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Just north of Manitowoc, Wis., is Two Rivers, a community of 11,807 and the legendary birthplace of the ice cream sundae in 1881 (though the claim is hotly disputed by Evanston, 1890, and Ithaca, N.Y., 1892. Ice cream buffs need not go all the way to Two Rivers to indulge in this American concoction, but the Getaway Guys did that and more.
Neil had, in times past, zoomed through Two Rivers numerous times en route to Door County without much thought. Alan, averse to almost anything near Door County, had never heard of Two Rivers until the Getaway Guys investigated Manitowoc and its submarine legacy this spring.
For a community of its size, Two Rivers has an inordinately large number of historical sites to explore. It can also boast of its proactive, community-wide effort to preserve its past. Like many Lake Michigan settlements of the 1830-40s, it prospered through the exploitation of timber resources. When the timber was exhausted, Two Rivers turned first to Lake Michigan fishing to sustain growth and then later to manufacturing. This story was repeated from Chicago to Door County on the west side of the lake and from Michigan City to Muskegon on the east side.
During their last Manitowoc visit, Neil and Alan foraged further north seven miles to Two Rivers and discovered the Hamilton Wood Type Museum and the Washington House Museum. Located in the sprawling late 19th- and early 20th-century Hamilton manufacturing complex on Jefferson Street, the former is a graphic designer’s mind-blower. Preserved, and presently used to advance the art of wood type printing, this museum-workshop is truly unique and very visitor-friendly. Loaded with thousands of wood-type samples and the original machinery used to cut and shape them, the Hamilton Museum must be seen to be believed.
Directly across Jefferson Street is the Washington House Museum, a 19th-century hotel dedicated to the preservation of artifacts and ephemera associated with life in Two Rivers from c. 1860 to c. 1960. Its collections are some of the best the Getaway Guys have seen in a small town museum. On a follow-up trip to Two Rivers, Neil and Alan explored the Historic Farm Museum on 12th St., the Two Rivers Historical Society on Jefferson Street and the West of the Lake Gardens just north of Manitowoc.
Although the Gardens are located on busy Route 42, Neil (along with thousands of other Peninsula visitors) had passed them unaware of their existence. In 1932 John and Ruth West (Manitowoc Ship Building-Manitowoc Crane Company) built a modest, modernist dwelling on 6-½ acres of lakefront property and surrounded it with annuals and perennials. In addition to other philanthropic endeavors, Ruth West bequeathed the estate and garden to the West of the Lake Foundation. While not the largest garden the Guys have seen, West of the Lake is one of the most tranquil and dramatically situated. Entry is free of charge.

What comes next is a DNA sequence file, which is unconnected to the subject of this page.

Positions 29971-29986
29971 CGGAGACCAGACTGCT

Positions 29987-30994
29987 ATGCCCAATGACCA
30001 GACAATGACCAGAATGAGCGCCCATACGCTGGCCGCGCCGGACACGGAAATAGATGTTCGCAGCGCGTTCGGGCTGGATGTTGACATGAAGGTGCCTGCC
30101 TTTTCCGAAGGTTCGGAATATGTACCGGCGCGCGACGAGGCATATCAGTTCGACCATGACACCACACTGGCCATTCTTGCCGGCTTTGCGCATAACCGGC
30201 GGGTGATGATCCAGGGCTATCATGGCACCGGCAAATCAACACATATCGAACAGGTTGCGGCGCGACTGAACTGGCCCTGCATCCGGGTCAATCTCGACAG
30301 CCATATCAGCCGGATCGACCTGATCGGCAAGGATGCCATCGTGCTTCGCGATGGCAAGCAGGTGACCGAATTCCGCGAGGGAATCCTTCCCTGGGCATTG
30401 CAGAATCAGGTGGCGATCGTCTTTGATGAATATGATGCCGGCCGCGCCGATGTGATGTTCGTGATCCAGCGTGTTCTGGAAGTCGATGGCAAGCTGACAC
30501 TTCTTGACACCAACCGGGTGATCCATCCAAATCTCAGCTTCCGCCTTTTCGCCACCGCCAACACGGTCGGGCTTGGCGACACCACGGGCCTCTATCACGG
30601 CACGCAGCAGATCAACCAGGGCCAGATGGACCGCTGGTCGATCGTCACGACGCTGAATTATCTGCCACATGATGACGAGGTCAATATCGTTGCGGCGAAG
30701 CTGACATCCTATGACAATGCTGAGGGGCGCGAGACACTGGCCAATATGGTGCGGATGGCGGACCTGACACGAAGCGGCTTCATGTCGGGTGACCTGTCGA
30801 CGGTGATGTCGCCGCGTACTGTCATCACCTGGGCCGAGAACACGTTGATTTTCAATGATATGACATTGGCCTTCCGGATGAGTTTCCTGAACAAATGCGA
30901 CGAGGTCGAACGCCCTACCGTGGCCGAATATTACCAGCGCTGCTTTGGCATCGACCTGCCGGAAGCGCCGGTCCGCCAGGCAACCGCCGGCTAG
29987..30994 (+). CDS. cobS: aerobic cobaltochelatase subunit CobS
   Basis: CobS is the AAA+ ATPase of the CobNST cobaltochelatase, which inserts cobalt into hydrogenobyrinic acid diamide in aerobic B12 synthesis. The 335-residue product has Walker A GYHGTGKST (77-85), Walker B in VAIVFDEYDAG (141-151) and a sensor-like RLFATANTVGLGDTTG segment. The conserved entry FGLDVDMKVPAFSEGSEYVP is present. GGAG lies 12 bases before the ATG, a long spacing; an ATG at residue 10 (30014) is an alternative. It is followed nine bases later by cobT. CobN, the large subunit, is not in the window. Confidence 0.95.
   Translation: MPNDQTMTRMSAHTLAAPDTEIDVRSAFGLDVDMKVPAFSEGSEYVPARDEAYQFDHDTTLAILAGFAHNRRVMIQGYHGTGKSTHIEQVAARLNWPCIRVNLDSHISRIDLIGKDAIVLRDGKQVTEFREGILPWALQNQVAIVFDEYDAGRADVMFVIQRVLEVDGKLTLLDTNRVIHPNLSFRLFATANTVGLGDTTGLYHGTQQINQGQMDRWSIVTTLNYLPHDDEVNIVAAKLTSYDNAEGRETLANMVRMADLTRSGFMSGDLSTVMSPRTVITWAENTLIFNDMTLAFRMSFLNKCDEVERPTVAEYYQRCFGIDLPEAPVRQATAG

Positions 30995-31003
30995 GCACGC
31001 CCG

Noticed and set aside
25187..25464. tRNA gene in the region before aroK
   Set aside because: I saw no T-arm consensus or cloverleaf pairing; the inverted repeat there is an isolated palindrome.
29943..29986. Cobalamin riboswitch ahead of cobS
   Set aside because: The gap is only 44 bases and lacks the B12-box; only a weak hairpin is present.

Next the Guys explored the Two Rivers History Museum, in a former convent one block north of Washington House on Jefferson Street. Compared to the latter, its collection is modest and somewhat redundant, but eclectic and informative. Of particular interest to the Guys were the religious artifacts associated with its former occupants, the Teaching Sisters of St. Agnes.
From the Spartan environs of the Catholic convent, the Guys went to the Farm Museum on 12th Street, where they encountered an array of late 19th- and 20th-century farm implements. The uses of many of these complicated, scary-looking steel contraptions stumped these city boys.
Not far away on Hawthorne Avenue (Route 310) is the Woodland Dunes Nature Center and Preserve, a 1,200-acre site devoted to preservation and education. Its diverse trails (Cattail, Willow, Conifer, Yellow Birch, Trillium, etc.) could easily require a day to investigate. The Guys checked out only the Cattail Trail, to their later chagrin, because they wanted to visit the Rogers Street Fishing Village on the other side of town before returning to Chicago. As Yogi Berra famously said, “We shoulda stood in bed.” Very much a work in progress, Rogers Street has a way to go, but improvements are moving along.
The Guys did not get to the Bernard Schwartz House, a circa-1938 Frank Lloyd Wright built for Bernard and Fern Schwartz. It was inspired by a Life magazine article called “Eight Houses for Modern Living,” to which Wright had been a contributing architect (always eager to promote his ideas about the ideal American dwelling). The Guys saw this structure earlier in 2010; although they had recognized the obvious Frank Lloyd Wright design influences, they had not realized it was a genuine Wright article. Privately owned, it is available for short-term rentals to enthusiasts and is open periodically for tours.
The Getaway Guys have visited innumerable small museums and historic structures that are staffed by older volunteers. Generally retirees with an avid interest in history, they take their responsibilities seriously. In Two Rivers, Wis., as in Morris, Ill., South Haven, Mich. and Dubuque, Iowa, these earnest and engaging folks are the unsung heroes of historic preservation.
Editor’s Note: The authors maintain a free website, www.getaway-chicago.com, which offers recommended outings to nearby destinations that are often overlooked, but of genuine interest and delight.